Updated: Aug 5, 2020

Things That Are Worthwhile Take Time To Make

On a recent hiking adventure in Prescott, Arizona, my husband and I had a delightful conversation with Christina and Frank, a couple we just met. Early in our conversation, it was apparent that Frank is naturally gifted in meaningful conversation that produces favorable results.

Frank told us the story of how they met 2 ½ years ago. He shared how after their first date he knew that he wanted to pursue a long-term relationship with Christina. Christina, on the other hand, thought Frank was terrific but out of fear of another relationship that may go bad hastily decided that he wasn’t the man for her. She responded to his text asking her out with the words, “Thanks, but no thanks.” Frank stewed in confusion. He questioned himself as to why she would abruptly end a relationship that began so beautifully. Taking a leap of faith forward, Frank texted Christina asking if they could talk. Reluctantly, she agreed. The conversation went like this:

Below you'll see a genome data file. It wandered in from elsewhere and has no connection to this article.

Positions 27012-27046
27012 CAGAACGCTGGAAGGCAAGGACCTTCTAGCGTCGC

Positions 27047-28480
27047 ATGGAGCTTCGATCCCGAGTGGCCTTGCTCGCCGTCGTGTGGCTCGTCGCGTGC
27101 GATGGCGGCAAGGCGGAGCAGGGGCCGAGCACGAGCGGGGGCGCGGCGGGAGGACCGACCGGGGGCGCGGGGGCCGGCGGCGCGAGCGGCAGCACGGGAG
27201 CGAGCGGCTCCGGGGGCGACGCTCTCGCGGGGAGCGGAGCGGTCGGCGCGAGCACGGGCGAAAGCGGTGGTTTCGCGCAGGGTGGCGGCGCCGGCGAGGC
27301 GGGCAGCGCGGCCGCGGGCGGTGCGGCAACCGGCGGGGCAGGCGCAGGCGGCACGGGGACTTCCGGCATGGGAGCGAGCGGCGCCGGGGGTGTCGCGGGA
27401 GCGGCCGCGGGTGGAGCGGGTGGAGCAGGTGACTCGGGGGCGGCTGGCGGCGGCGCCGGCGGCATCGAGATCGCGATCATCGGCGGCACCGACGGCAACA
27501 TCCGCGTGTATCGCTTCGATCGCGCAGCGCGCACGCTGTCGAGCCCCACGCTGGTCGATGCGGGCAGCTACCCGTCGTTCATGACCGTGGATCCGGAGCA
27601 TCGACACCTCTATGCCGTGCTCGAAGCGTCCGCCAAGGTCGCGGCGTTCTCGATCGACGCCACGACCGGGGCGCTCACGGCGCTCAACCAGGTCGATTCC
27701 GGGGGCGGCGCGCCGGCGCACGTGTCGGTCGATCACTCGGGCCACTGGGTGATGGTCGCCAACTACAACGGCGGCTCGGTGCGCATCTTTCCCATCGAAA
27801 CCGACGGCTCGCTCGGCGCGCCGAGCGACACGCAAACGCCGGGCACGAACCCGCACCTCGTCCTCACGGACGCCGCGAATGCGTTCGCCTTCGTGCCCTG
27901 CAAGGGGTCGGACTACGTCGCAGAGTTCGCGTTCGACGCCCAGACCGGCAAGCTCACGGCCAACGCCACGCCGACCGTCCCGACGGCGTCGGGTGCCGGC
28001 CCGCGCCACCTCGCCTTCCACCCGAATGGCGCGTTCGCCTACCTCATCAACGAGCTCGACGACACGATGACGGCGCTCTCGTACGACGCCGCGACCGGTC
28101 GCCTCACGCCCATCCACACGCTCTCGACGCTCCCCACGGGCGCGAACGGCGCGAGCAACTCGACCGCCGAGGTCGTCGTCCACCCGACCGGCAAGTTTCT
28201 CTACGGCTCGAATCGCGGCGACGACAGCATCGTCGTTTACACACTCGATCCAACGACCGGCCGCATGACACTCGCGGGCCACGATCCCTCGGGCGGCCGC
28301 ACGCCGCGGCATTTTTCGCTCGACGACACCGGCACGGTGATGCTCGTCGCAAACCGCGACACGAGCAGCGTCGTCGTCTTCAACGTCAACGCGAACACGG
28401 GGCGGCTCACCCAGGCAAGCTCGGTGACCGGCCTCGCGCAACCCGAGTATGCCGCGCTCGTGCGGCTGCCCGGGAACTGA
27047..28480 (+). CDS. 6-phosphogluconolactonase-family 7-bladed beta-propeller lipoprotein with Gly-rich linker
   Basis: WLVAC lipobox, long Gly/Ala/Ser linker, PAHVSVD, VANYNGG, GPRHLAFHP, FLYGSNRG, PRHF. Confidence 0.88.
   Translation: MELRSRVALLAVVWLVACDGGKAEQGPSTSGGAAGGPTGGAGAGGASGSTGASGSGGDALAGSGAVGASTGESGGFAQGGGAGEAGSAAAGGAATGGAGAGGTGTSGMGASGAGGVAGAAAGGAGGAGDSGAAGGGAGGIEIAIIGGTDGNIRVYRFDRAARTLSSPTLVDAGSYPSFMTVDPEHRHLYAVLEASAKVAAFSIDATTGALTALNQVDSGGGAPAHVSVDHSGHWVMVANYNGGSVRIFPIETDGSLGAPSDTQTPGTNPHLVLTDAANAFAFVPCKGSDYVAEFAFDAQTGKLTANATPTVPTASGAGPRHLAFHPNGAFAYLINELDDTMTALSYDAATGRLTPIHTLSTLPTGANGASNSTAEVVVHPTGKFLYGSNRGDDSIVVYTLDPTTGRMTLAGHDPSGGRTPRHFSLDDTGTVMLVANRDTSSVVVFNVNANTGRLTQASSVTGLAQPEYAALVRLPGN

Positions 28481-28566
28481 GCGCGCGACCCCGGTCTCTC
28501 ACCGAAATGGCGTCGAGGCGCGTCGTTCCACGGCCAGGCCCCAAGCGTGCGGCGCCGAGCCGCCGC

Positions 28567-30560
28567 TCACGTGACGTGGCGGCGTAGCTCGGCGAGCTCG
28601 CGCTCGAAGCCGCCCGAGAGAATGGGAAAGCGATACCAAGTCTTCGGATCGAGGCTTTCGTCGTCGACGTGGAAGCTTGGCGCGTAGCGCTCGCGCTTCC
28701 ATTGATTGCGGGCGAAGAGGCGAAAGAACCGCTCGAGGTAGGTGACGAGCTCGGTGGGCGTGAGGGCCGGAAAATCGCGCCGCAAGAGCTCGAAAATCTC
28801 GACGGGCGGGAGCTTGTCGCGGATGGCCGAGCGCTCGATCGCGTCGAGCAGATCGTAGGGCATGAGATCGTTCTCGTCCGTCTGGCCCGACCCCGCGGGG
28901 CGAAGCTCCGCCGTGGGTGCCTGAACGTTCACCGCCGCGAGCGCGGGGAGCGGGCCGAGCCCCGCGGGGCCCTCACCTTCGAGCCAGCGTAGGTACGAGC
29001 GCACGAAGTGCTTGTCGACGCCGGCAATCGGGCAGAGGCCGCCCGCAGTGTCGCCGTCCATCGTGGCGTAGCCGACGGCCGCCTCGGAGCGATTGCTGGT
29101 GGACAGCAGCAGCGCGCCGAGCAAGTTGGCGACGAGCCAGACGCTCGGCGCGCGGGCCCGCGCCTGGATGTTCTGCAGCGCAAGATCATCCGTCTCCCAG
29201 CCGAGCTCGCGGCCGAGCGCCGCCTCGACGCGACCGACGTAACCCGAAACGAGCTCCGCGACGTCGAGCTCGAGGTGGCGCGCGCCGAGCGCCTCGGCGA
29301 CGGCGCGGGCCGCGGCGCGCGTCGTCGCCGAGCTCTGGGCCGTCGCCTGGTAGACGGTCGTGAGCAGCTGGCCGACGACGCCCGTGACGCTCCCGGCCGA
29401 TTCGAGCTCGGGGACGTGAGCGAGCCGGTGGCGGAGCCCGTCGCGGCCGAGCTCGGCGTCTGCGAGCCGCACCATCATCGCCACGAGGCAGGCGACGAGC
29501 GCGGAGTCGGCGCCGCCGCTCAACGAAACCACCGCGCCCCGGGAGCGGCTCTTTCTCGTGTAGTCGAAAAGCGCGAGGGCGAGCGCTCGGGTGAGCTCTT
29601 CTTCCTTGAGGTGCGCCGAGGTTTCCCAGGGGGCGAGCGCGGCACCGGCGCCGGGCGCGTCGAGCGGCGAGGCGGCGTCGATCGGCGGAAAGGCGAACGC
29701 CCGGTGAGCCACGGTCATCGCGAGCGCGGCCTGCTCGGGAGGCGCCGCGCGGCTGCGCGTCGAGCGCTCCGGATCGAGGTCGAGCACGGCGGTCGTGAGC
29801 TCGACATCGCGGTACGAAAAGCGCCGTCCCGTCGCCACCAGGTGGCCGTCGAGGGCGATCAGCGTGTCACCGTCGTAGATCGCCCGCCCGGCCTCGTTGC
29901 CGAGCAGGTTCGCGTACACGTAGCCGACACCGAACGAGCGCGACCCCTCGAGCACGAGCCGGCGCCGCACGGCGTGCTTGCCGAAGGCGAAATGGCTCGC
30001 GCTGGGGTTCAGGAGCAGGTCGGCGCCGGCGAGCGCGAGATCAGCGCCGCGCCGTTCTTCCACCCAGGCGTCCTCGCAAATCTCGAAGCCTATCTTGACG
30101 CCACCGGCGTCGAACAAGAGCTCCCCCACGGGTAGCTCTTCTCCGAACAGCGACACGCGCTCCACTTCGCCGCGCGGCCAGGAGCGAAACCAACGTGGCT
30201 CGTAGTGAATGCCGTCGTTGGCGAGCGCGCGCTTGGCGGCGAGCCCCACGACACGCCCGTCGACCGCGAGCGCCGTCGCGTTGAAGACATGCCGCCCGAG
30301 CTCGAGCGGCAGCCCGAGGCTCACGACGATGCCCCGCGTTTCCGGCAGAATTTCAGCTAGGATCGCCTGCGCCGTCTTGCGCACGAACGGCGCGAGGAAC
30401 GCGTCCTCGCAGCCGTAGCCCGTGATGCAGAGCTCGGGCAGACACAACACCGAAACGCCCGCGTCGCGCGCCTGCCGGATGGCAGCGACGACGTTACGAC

Frank: Do you like instant or mashed potatoes?

Christina: Mashed.

Frank: Do you like instant or fresh brewed coffee?

Christina: Fresh brewed.

Frank: Do you like food cooked in a microwave or crockpot?

Christina: Crockpot.

Frank: Things that are worthwhile take time to make.

What wisdom Frank had! Great relationships don’t just happen. They take time to make, even in the workplace with the people you lead.

How can you be more intentional in cultivating relationships with those you work with and lead?

What benefits do you believe will come from better working relationships? How will your efforts benefit your entire team?

I’m happy to say that Frank and Christina are thriving in marriage today. What will you do to improve your relationships and make them flourish?

Let’s continue the conversation to Discover, Design and Deploy solutions to build stronger communication connections and bring out the best in those you lead.

Request a consultation today!